Additionally, I have muscle spasms/cramps/spasticity - I don't think it's related to the medication, I think it's just the MS so for that I take Baclofen several times a day to relax the constant tightness in my abdominal and back muscles. This works great but it has the side-effect of really amping up the fatigue feelings, MS on its own makes you feel tired all the time, but baclofen will make you fall asleep in the middle of a conversation. To combat this I now take Armodafinil and it has been wonderful, I take it in the morning and I can work and drive all day (traveling salesperson) then still have enough energy in the evening to talk to my wife and play with my son.

Last but not least, in addition to all of this my neuro suggested I try cannabis oil, for spasticity. Wow! if this is available in your state, I suggest giving it a try (mine is a prescribed medication, and no it doesn't make you high in the slightest way; if you told me 20 years ago that I'd be doing anything with marijuana I'd have said you were crazy) I use a 1:1 formulation of CBD and THC. .5ml in the morning and another .5ml at night under the tongue and swallow similar to regular CBD. Regular CBD helped with the day-to-day aches and pains of the disease but did nothing for the spasticity. Since starting this one with the THC added, the spasticity is all but gone. I had also been doing weekly physical therapy for the spasticity but that's no longer needed since I started this. One downside is that the cannabis oil it's not covered at all by insurance so it's another $100 a month cash-only, but I was paying $120 a week for physical therapy (with insurance) so I'm coming out ahead there.

I know this was a lot to read, but if you stuck with me to the end, I hope hearing my experience helps you regardless of where you are at with your journey.

Good luck and God Bless.

posted 11 months ago
A MyMSTeam Member said:

Well, Ocrevus is taken just twice a year but it's an infusion if that bothers either of you. Your husband needs to get a blood test to determine if he's JV positive prior to starting Tysabri. He won't be considered odd if he's positive as nearly half the people tested are positive but, if he is, taking Tysbabri is a bit more risky. Tysabri is also a shot, I think as since I was positive, it was not recommended I take it, if that's a deal breaker for you guys. The taking of Tysabri is also more frequent than twice a year. As you are new to MS, please know neither of these meds may be your MS DMT (disease modifying therapy it may also be called a DMD or disease modifying drug. These terms are interchangeable and took me some time to realize that). Ocervus is often thought to be the best MS drug but it may not react well with your husband and that's fine. There are at least 20 MS drugs/ treatments and he may need to try multiple drugs before finding his MS drug and that's not uncommon for those of us lucky enough to have been diagnosed with MS. Just know, he will need to start with a DMD and then potentially change from there.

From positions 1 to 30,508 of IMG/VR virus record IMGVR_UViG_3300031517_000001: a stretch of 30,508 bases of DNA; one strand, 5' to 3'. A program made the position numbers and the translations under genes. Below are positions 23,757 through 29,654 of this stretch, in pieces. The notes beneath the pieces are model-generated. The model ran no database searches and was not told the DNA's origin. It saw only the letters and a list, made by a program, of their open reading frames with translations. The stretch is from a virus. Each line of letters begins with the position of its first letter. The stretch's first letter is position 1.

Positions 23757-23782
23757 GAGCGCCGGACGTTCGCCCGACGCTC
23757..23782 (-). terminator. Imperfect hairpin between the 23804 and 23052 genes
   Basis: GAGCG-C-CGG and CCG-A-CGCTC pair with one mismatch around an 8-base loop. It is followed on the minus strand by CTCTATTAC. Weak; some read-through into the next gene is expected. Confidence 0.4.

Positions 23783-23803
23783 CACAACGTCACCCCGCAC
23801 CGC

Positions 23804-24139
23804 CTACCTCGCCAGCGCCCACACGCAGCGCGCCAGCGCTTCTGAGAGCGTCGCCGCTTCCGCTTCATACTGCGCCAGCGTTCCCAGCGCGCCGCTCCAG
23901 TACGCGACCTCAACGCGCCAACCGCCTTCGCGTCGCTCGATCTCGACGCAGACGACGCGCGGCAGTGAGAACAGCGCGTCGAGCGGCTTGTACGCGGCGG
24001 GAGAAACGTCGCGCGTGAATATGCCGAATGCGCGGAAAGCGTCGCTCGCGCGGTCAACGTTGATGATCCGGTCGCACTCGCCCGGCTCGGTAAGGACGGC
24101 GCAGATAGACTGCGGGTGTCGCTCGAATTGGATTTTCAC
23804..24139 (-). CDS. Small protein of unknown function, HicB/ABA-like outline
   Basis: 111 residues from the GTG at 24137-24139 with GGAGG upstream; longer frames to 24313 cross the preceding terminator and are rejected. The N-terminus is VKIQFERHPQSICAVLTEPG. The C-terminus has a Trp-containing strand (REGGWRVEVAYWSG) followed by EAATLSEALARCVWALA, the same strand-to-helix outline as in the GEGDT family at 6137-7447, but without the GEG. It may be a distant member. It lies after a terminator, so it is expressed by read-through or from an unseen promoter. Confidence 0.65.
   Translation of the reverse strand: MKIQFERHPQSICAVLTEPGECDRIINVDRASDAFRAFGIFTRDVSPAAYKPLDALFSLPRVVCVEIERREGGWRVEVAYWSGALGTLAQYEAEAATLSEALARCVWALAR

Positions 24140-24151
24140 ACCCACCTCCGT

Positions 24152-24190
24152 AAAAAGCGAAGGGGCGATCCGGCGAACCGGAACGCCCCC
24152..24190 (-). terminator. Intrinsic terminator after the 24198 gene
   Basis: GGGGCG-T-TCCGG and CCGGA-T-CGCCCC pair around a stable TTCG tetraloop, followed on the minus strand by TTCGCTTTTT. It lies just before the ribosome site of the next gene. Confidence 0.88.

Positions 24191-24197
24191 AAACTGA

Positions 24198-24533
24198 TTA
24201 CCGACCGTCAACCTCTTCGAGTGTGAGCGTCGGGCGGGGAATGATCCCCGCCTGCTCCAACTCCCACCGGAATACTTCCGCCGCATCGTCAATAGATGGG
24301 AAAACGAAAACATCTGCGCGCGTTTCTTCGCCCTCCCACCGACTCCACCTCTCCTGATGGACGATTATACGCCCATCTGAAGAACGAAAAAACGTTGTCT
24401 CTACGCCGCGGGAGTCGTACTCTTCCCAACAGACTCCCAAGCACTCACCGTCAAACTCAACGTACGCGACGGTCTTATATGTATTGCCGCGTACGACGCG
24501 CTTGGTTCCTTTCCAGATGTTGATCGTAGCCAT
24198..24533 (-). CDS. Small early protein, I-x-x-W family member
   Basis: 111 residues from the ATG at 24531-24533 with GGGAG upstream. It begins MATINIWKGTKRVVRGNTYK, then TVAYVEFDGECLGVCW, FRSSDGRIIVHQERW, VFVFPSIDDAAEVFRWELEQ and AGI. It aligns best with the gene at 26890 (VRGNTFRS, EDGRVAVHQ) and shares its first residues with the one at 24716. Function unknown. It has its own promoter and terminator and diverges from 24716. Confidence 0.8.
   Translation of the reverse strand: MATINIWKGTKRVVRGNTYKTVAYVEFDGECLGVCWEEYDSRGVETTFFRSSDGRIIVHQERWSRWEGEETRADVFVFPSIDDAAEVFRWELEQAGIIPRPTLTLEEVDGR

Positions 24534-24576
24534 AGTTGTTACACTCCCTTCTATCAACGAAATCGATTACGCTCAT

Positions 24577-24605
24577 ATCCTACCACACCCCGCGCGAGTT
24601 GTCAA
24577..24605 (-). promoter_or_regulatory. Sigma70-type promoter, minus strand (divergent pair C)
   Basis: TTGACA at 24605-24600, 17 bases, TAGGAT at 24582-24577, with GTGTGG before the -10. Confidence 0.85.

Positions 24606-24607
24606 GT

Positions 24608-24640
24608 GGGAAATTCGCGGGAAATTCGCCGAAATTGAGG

posted about 1 year ago
A MyMSTeam Member said:

I have been on ocreavus since 2019 and recently felt a huge change. Blood work showed the ocreavus wasnt working, my B cells were coming back too quickly. Which caused me to get more symptoms and feel terrible. I start tysabri on Friday. Ill let you know how that is!

posted about 1 year ago
A MyMSTeam Member said:

Another thing to keep in mind is which type of MS he was diagnosed with. Ocrevus is the only FDA-approved drug to slow the decline in Primary Progressive MS. Other MS drugs can be given to those with PPMS, but O is the only specifically for that type. Other types of MS can use O, Tysabri, and other drugs. I have PPMS and have had no bad reactions to O in 3 years.

posted about 1 year ago